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Why young Chinese women are resisting calls to have children

By Nina Steele 

Childfree Chinese womenA year after abandoning its one child policy, all the signs are that the increase in new births that had been predicted by the Chinese authorities, has not come to pass. Abandoning the policy had become inevitable as a way of addressing China’s aging population. There was much celebration at the time, however, instead of a rush to have babies, many young Chinese women have chosen to remain childless.

Indeed, the Chinese government had expected 3 million babies to be born in 2016, as a direct result of the policy change. Instead, the latest figures show that there were only one million additional births in 2016. Among the reasons cited for the lower than expected birth rate is the high cost of living, and the fact that many young urban women are choosing to remain childless, in order to preserve their careers.

This is how one online news outlet describes the attitude of women vis a vis the relaxation of the one child policy: “The Chinese government relaxed its one-child policy in October 2015, allowing all couples to have a second child. But the state didn’t take account of the change in welfare policies for families or employers. So the majority of career women said no to the offer out of fear of being further devalued on the job market”. With regards to single Chinese women in particular, the source goes on to say that: “Unlike their counterparts in the developed world, Chinese women receive no effective protection from the law in case their marriages dissolve. Knowing that bleak career prospects and a non-existent safety net await them, these women have every reason not to trade their career or personal freedom for a wedding.”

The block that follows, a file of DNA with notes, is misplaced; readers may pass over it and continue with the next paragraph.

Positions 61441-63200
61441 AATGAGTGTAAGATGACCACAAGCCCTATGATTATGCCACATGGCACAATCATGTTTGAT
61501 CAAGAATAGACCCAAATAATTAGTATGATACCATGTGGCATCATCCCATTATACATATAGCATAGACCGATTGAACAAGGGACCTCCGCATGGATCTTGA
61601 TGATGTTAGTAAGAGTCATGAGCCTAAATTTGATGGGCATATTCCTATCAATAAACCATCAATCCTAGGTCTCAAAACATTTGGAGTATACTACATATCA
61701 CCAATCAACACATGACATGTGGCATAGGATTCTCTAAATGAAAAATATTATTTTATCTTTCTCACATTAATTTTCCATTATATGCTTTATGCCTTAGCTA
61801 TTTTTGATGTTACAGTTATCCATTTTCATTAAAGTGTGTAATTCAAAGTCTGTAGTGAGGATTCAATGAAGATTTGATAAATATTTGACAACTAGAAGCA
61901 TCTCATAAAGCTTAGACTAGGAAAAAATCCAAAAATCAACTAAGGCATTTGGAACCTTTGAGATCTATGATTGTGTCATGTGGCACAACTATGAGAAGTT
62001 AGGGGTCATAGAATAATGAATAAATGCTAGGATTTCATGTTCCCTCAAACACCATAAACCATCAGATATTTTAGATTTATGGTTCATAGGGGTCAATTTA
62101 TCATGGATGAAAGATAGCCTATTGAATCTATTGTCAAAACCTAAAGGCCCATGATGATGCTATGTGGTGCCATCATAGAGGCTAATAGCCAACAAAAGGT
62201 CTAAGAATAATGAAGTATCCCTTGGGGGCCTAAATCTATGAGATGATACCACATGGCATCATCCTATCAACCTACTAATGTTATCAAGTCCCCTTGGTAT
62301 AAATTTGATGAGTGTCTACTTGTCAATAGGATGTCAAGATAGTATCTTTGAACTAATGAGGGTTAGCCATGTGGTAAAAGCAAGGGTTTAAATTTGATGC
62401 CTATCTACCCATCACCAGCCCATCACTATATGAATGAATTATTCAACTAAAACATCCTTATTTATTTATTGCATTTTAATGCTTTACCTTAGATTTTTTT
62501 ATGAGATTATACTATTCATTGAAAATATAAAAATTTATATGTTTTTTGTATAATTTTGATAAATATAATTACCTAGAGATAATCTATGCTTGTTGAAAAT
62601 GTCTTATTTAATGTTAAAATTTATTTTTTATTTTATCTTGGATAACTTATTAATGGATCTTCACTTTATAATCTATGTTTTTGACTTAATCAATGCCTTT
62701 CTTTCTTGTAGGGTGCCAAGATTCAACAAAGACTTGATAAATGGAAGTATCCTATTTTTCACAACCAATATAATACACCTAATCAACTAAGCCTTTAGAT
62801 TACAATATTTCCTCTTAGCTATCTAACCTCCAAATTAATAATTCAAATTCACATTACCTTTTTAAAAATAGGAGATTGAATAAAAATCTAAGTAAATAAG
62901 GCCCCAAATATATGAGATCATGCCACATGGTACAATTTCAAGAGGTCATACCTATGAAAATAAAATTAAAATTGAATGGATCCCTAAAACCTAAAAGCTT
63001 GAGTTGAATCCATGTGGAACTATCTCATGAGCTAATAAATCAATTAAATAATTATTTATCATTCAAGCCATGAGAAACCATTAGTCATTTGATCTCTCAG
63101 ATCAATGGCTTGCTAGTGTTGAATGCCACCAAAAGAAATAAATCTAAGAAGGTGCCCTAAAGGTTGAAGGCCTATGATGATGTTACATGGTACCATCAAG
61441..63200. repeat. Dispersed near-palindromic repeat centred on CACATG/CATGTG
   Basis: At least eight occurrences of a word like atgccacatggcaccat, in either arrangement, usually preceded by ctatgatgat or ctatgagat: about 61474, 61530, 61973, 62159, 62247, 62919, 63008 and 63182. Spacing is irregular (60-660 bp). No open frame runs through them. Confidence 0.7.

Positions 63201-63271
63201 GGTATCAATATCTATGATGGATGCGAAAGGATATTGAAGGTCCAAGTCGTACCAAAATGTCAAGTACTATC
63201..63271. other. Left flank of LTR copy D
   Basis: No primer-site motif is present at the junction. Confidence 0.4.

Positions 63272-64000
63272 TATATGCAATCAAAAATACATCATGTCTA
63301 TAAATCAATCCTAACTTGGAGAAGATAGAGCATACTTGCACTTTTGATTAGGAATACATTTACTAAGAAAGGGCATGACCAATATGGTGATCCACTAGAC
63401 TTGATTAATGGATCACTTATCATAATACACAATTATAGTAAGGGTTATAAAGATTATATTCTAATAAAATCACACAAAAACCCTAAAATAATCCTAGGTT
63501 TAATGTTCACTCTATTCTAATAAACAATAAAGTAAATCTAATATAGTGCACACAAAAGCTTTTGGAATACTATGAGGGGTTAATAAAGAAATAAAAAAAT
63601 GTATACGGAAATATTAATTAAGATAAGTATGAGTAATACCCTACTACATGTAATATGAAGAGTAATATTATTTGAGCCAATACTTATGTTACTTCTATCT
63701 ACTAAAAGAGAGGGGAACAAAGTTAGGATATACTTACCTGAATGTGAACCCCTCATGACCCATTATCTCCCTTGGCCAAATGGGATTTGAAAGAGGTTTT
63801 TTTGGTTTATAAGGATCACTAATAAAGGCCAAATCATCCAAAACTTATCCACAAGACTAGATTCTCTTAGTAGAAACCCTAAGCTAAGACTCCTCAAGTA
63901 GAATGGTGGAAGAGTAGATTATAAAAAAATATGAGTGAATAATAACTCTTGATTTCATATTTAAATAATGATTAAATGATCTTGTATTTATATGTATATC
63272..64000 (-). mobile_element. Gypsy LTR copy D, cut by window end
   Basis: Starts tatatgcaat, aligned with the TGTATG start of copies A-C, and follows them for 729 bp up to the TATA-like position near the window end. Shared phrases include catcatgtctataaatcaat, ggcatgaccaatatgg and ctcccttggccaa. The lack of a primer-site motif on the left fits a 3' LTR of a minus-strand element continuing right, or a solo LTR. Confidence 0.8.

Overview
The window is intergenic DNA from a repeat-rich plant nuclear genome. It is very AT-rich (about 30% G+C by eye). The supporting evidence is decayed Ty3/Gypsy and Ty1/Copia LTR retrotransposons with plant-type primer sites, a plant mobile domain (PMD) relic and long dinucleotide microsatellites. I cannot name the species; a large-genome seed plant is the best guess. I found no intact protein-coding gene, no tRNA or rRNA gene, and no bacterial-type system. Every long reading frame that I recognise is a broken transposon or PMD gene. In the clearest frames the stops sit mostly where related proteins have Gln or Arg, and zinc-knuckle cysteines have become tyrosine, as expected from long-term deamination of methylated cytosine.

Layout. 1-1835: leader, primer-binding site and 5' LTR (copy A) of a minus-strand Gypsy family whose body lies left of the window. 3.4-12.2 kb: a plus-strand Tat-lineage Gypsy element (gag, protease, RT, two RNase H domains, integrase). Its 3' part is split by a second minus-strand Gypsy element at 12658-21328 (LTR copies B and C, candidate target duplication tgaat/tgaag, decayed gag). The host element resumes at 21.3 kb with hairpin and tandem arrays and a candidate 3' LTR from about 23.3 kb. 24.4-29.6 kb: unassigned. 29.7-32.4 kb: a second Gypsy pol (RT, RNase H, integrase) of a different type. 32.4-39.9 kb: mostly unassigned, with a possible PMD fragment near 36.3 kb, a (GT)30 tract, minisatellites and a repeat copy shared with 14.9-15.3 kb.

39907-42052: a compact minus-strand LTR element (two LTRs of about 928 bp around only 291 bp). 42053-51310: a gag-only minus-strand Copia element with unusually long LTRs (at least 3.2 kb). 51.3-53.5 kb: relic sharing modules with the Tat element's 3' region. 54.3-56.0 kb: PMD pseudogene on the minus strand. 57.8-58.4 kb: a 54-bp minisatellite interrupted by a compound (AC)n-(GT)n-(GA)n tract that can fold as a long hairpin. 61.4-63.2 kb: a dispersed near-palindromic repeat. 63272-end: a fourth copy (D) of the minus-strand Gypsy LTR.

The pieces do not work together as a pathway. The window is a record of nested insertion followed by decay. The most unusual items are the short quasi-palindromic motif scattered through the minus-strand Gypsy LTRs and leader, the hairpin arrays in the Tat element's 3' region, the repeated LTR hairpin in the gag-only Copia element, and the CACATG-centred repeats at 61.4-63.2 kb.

The part about weddings matters because, in China, marriage and children go hand in hand. There are heavy penalties imposed on single mothers, which means that women who choose not to marry, inevitably end up childless. According to a BBC article: “Single women without a valid reproduction permit from the government are routinely denied birth certificates for their children. They will not be given a hukou – the official household registration – and so their child will have trouble gaining admission to school or access to affordable healthcare. Moreover, if women cannot produce a marriage certificate upon giving birth, they are frequently slapped with a “social maintenance fee” for violating family planning policies”.

With all that in mind, it is no surprise that the end of the one child policy wasn’t the success that the government had hoped for. It seems that it is not just the one child policy that needs changing, but the whole culture, and its inherent bias against women.

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